It also seems that the Chinese face mapping wires are connected the ‘wrong way’ in my body. Because gut problems cause scalp acne for me. If there is a connection between Chinese face maps and location of acne breakouts, it’s most likely by coincidence only.

      I understand that you got positive results from these. And nothing that I write here is meant to take away or deny that. The problem is that just because something seemed to work for you doesn’t mean that it’s going to work for others. Single data point is too unreliable to say anything from. This is why we need to study these things in a larger group and look at what happens on average.

      As humans we are also very good at fooling ourselves. It’s possible that homeopathy worked for you, but it’s equally possible that the improvement was due to something else. Many health problems are self-limiting and resolve over time – without any intervention. Again, I don’t want to take away anything from your experience. But strictly speaking you probably don’t have enough information to conclude that it was homeopathy that worked for you.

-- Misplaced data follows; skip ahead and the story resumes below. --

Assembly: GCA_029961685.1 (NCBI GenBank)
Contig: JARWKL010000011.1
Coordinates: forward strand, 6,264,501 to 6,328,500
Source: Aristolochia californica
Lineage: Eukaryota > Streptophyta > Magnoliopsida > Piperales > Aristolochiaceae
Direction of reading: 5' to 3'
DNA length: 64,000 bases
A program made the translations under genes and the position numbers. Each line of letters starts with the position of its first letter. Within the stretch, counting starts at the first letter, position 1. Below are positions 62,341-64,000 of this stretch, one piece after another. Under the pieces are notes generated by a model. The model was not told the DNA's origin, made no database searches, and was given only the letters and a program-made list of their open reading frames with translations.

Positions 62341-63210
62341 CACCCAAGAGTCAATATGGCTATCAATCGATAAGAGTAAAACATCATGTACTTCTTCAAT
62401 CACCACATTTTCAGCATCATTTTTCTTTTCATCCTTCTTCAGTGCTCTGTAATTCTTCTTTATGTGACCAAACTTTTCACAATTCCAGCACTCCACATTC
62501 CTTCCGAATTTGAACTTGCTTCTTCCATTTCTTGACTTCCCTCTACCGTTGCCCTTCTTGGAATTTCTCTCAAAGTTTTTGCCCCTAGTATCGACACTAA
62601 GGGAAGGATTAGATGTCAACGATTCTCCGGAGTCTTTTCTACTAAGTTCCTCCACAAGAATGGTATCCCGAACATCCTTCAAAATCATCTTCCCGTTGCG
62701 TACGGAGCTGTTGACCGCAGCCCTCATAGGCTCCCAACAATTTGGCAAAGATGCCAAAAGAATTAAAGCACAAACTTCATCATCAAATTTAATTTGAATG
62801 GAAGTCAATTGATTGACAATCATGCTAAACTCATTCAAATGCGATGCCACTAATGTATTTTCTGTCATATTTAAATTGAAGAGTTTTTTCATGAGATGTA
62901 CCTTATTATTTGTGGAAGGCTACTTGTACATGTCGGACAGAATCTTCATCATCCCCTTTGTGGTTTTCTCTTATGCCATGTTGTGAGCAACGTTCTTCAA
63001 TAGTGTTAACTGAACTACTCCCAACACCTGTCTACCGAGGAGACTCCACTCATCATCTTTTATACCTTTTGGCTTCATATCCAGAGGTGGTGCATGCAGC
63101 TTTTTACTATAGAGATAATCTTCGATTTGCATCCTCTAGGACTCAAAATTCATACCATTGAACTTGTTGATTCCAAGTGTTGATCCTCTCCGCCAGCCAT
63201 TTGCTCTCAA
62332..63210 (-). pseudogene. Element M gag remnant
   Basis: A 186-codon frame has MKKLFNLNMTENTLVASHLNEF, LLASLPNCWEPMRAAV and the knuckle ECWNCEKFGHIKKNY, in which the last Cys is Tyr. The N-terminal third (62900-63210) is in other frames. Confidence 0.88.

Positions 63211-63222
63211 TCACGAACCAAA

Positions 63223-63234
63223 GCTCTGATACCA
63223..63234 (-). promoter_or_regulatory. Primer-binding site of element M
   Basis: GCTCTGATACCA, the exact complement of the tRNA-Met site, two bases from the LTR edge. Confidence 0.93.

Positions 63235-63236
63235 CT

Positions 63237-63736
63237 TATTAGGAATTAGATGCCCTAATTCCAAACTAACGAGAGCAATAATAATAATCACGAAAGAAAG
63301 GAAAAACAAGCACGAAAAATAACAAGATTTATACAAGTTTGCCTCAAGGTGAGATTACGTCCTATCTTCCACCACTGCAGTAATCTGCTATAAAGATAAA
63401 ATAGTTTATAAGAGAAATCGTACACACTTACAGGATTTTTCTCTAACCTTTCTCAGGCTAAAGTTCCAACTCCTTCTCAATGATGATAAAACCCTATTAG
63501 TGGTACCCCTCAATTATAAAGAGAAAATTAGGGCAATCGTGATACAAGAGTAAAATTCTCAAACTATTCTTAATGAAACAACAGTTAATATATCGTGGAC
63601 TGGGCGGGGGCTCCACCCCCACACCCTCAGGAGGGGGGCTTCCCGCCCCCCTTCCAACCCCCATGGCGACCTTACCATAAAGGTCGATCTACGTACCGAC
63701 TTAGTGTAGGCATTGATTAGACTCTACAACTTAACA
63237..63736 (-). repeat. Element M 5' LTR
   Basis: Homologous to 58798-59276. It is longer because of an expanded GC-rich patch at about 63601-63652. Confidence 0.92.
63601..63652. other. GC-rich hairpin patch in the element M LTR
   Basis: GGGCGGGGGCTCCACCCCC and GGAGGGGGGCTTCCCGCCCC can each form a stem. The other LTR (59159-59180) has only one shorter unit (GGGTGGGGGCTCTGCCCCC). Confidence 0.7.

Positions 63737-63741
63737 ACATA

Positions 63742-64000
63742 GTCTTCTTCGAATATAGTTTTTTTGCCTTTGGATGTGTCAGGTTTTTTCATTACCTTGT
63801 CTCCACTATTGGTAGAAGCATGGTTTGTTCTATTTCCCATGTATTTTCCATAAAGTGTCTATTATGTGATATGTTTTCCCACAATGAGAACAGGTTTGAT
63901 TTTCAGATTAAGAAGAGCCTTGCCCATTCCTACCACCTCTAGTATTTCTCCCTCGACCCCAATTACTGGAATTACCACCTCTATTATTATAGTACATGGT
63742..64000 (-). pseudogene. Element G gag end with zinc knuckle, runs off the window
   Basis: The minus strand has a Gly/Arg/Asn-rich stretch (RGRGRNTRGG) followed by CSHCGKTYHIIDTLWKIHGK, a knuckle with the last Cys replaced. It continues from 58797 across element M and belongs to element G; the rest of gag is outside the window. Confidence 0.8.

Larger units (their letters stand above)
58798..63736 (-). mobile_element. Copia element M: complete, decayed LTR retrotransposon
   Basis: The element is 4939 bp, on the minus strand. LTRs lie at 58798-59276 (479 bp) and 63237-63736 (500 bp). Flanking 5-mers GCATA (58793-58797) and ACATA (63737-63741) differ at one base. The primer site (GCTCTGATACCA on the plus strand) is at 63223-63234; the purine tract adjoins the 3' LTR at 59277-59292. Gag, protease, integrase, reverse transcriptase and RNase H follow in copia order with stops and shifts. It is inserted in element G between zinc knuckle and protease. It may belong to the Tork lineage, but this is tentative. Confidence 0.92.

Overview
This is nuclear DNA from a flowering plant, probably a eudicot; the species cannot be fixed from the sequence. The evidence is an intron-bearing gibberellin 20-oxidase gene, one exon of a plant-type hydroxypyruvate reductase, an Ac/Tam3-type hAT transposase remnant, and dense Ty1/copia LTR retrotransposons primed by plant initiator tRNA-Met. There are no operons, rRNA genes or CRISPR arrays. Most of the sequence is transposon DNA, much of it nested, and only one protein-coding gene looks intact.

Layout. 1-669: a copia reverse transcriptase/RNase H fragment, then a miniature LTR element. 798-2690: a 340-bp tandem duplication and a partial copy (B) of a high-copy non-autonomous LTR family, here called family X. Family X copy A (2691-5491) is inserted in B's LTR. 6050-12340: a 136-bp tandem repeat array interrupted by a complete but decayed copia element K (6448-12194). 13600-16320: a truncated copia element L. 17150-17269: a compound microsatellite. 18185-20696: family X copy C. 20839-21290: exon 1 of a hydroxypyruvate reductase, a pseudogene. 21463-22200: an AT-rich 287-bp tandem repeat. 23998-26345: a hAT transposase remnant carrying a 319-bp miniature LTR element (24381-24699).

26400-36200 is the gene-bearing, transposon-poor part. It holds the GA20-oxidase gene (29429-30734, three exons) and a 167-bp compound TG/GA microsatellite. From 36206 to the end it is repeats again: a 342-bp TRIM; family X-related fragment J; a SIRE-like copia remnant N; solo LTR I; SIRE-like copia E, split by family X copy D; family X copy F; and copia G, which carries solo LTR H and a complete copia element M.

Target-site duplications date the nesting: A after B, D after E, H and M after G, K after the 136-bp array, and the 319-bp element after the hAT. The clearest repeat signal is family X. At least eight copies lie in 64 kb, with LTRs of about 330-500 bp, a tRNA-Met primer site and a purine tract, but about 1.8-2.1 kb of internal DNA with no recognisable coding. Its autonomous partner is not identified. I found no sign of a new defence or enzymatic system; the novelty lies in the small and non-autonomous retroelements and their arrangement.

To account for biases like these scientists do controlled trials. Test where one group is given an active treatment and one is given an inactive placebo. That’s the ONLY way to know what caused the improvement: the treatment or some non-specific effect.

      Controlled studies quite clearly show that homeopathy has no effect beyond placebo. Yes, there are some positive studies but the majority of high-quality studies show no effect.

      My ultimate point is this. I’m sick and tired of BS, nonsense and trying one ineffective treatment after another. That’s why I don’t give a crap anymore what a homeopath, acupuncturist or naturopathic doctor, or an MD for that matter, says. All I care is hard evidence and facts. Does it work? Where’s the evidence? Where are the facts? That’s all I care. And science is our best tool for answering these questions.